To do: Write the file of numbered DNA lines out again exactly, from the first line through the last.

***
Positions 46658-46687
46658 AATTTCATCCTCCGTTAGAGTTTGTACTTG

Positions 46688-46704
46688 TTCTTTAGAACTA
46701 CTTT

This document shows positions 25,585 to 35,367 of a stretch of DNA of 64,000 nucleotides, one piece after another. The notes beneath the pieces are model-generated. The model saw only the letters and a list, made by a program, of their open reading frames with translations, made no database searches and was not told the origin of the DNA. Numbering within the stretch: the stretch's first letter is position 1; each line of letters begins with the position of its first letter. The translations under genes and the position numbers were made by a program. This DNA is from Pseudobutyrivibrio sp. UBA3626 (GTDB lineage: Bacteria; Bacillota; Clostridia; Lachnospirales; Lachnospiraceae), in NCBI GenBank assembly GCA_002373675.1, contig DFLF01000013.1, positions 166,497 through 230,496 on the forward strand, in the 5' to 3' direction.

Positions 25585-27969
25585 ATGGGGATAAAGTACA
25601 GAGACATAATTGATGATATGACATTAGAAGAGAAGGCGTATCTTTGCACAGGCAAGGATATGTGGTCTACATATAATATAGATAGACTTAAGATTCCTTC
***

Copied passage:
Positions 46658-46687
46658 AATTTCATCCTCCGTTAGAGTTTGTACTTG

Positions 46688-46704
46688 TTCTTTAGAACTA
46701 CTTT

This document shows positions 25,585 to 35,367 of a stretch of DNA of 64,000 nucleotides, one piece after another. The notes beneath the pieces are model-generated. The model saw only the letters and a list, made by a program, of their open reading frames with translations, made no database searches and was not told the origin of the DNA. Numbering within the stretch: the stretch's first letter is position 1; each line of letters begins with the position of its first letter. The translations under genes and the position numbers were made by a program. This DNA is from Pseudobutyrivibrio sp. UBA3626 (GTDB lineage: Bacteria; Bacillota; Clostridia; Lachnospirales; Lachnospiraceae), in NCBI GenBank assembly GCA_002373675.1, contig DFLF01000013.1, positions 166,497 through 230,496 on the forward strand, in the 5' to 3' direction.

Positions 25585-27969
25585 ATGGGGATAAAGTACA
25601 GAGACATAATTGATGATATGACATTAGAAGAGAAGGCGTATCTTTGCACAGGCAAGGATATGTGGTCTACATATAATATAGATAGACTTAAGATTCCTTC